Being a caregiver for a family member takes more than just love; it requires a level of inner emotional strength, practical skills, and exceptional determination to provide someone else with the best quality of life despite their illness or disability. In many cases, it often means sacrificing a lot of their own life, not just in time but also money.
Many caregivers end up either reducing their working hours or giving up on their careers entirely, which obviously impacts their income. This then has a knock-on effect on retirement savings and Social Security. Combine this with their contributions to medical care and/or traveling costs involved in visiting their loved one regularly, and the financial burden can be immense.
Minimize traveling costs
Living a significant distance from your family member can make it more difficult to manage their care, and the costs involved in traveling back and forth will add up quickly.
Whenever possible, arrange multiple medical appointments on the same date so you can reduce the number of trips you need to make. It is also a good idea to establish your own line of communication with the doctors so you can stay in touch when you are not physically in the area.
You may not need to visit in person every day. For example, an alarm that automatically connects to emergency services when your loved one is in danger can give you peace of mind that they will receive the help they need quickly at whatever time of day or night they need it. It may also help to arrange to communicate with your loved one in a consistent way at the same time each day. This could be a text message or phone call, but the point is they know you are thinking of them, and when they respond, you know they are safe and well.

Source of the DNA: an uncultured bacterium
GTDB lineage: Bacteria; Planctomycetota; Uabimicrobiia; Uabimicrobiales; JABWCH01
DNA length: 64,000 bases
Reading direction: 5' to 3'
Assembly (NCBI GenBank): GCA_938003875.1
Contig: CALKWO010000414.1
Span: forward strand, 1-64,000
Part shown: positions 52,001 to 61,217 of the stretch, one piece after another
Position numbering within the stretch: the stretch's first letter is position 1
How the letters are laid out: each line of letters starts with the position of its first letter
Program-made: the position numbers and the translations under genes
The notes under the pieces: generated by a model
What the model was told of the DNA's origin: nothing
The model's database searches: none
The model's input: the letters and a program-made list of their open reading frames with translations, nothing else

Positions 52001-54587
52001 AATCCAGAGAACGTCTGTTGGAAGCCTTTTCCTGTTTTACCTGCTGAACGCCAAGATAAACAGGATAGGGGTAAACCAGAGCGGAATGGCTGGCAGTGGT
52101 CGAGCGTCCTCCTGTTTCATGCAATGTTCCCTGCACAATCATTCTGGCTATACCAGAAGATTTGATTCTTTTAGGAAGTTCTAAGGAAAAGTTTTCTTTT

Hire local support services
While it may seem an additional expense on the surface, in some cases, utilizing professional care services can be more cost-effective than managing all day-to-day care by yourself and dealing with expenses as they arise. It may be worth some research into services local to your loved one that can provide support, whether this is with pre-cooked meal deliveries, transportation, or personal care from Alinahomecare. By paying a set fee each month, you will take some of the caregiving responsibility off your shoulders and will be able to budget with ease. If your family member has Medicaid, they may be able to claim the expense of a home care service via the program.
Investigate financial support programs
There are other financial support programs that could help with the costs involved in caregiving. For example, Veteran-Directed Home and Community-Based Care is available in many states; it provides a monthly budget that can be used to pay for medical expenses and home help services. There is also a Program of Comprehensive Assistance for Family Caregivers, which offers a monthly stipend if you are caring for a veteran.
Some tax credits are available for those who provide financial support to a family member for medical care, as well as the Low Income Energy Assistance Program that can reduce the cost of utility bills.